A man who became obsessed with a prostitute and launched a rash of lawsuits against her and her lawyers has had his case shot down in the Supreme Court.

The client and the sex worker were in an "arrangement" that turned sour some three years ago.

The man, known in court papers as "NR" or "Mr N" paid the Auckland woman for weekly sexual services for about two months.

"He became emotionally attached to her, but his feelings were not reciprocated and she refused his request that she make herself available exclusively to him," the Court of Appeal said in an earlier judgement.

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The sex deal went pear-shaped when the Auckland woman suspected her client was stalking her.

The Court of Appeal heard the client gave the sex worker a mobile phone as a gift in early 2012.

"He demonstrated the phone's features using his own phone, inadvertently revealing that he had been searching her car's registration number," the court said. At that point, the sex worker, known as "MR" or "Ms M", demanded the man leave at once.

The jilted man seemed to have trouble accepting Ms M's feelings, and repeatedly tried to contact her. He even instructed a private investigator to obtain personal details about the sex worker, including her real name and contact details.

The courts understood the private investigator contacted Ms M's mother and a former landlord to try and get these details.

The sex worker applied for a restraining order against the man under the Harassment Act.

In response to that harassment claim, Mr N brought a civil claim against the woman. He alleged breaches of contract, privacy and confidence.

He also claimed she engaged in "malicious prosecution, abuse of process", defamation and was at fault under the Consumer Guarantees Act.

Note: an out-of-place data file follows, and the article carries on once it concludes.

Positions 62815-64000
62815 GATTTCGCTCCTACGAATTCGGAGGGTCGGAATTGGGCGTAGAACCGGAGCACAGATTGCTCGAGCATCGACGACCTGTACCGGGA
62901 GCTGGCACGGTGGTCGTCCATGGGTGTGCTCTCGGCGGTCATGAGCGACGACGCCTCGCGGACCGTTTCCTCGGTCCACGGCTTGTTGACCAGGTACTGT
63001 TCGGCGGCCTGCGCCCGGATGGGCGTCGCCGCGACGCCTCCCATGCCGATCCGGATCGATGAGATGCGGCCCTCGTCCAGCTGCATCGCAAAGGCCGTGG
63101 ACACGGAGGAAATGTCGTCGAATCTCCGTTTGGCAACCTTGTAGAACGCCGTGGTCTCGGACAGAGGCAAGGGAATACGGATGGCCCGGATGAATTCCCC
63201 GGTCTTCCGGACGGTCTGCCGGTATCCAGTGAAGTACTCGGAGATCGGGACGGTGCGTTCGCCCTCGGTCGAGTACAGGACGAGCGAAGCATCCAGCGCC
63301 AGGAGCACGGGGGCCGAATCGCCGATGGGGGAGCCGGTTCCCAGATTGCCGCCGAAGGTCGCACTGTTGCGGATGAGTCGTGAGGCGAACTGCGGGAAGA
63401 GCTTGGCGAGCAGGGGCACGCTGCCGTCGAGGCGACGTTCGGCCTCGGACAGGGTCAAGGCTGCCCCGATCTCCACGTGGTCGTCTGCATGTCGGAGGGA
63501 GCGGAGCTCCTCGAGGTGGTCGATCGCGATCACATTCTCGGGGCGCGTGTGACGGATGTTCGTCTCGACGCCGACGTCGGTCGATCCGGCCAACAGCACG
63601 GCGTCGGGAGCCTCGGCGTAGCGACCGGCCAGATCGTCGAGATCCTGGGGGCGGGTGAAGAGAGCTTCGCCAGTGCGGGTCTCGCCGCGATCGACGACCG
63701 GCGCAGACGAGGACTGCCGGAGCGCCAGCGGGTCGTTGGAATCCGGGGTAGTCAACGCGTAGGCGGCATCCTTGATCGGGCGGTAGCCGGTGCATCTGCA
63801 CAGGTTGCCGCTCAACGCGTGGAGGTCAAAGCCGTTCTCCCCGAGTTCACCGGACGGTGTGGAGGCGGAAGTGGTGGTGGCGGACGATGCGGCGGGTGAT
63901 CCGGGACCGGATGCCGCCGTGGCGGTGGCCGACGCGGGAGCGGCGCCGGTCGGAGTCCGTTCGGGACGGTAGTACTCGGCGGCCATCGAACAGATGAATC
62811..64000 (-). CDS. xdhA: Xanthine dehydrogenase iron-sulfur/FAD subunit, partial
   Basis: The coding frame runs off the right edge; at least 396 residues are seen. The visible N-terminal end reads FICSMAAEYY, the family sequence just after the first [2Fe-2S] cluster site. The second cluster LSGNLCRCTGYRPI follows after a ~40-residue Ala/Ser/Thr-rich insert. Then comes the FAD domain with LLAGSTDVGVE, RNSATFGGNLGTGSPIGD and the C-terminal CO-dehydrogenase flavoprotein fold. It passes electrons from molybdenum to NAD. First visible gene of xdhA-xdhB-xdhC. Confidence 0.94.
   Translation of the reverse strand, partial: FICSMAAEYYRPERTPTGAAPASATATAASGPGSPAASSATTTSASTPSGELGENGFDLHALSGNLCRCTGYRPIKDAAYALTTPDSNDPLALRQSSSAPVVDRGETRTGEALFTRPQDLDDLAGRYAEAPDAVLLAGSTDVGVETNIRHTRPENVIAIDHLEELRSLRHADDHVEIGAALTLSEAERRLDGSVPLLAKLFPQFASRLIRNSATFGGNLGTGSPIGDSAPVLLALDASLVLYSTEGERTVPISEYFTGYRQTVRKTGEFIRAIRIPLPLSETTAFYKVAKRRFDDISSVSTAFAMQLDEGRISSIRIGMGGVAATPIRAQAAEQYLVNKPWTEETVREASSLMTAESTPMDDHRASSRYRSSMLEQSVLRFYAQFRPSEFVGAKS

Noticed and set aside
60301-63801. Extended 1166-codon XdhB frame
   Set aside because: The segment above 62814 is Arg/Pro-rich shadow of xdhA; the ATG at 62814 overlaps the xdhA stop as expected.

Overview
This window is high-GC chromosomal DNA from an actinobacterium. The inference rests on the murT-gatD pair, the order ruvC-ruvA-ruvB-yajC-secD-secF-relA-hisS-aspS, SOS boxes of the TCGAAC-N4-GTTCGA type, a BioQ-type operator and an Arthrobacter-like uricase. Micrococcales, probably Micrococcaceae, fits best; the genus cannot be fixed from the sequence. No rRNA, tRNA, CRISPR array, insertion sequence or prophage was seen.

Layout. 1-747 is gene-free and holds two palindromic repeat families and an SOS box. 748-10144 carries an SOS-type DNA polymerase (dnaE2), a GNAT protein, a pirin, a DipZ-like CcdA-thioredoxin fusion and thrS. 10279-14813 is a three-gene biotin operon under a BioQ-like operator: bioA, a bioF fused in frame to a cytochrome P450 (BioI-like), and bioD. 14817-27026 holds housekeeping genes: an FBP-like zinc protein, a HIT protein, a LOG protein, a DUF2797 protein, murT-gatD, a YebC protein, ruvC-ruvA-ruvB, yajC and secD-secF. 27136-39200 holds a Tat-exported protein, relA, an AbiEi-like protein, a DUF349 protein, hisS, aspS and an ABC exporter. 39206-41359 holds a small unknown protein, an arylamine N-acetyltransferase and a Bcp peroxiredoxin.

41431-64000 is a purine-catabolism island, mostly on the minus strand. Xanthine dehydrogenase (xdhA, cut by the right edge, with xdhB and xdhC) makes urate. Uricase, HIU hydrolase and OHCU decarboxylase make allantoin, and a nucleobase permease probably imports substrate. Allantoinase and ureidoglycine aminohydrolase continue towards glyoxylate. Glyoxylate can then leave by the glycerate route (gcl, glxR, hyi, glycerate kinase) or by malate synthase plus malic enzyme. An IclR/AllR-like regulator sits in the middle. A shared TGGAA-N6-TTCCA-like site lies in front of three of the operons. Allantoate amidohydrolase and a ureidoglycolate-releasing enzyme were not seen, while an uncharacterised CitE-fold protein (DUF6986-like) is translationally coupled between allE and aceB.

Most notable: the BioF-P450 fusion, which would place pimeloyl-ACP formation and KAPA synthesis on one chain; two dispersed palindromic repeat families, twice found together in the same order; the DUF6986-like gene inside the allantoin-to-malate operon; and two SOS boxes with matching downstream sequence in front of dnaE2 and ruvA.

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A district court granted Ms M a five-year restraining order and a judge said the man was "obsessed" with the sex worker. That court also dismissed Mr N's claim as "untenable, frivolous, vexatious and an abuse of process".

Ms M was awarded costs for both these cases.

But the former client lodged contempt proceedings in the High Court against the sex worker and her solicitors.

That contempt proceeding was dismissed too, and costs were again awarded to Ms M and her lawyers.

But the saga continued, escalated, and reached the Court of Appeal, which threw out all the man's applications and told him to pay increased costs to the woman.

Mr N ultimately took his case to the country's highest court. He had four applications for leave to appeal before the Supreme Court - and several other applications.

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The former client said the Court of Appeal "denied him natural justice", and was wrong when it denied his request for Ms M and her lawyers to disclose their funding arrangements.

In a decision released yesterday, the Supreme Court rejected all these claims, and the man's suggestions lower courts had shown bias against him in earlier decisions.

The court referred to an earlier district court judge, who said the case was a "sinister use of the Court's processes for the further harassment of [Ms M] through legal procedures".

This week, Supreme Court Justices John McGrath, William Young and Susan Glazebrook said some of Mr N's latest applications appeared "to have the same character" and were "an abuse of process".

All the man's applications were dismissed.

He was told to pay $10,000 costs to the sex worker and $2,500 to her lawyers.

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The names of the woman and her former client were suppressed.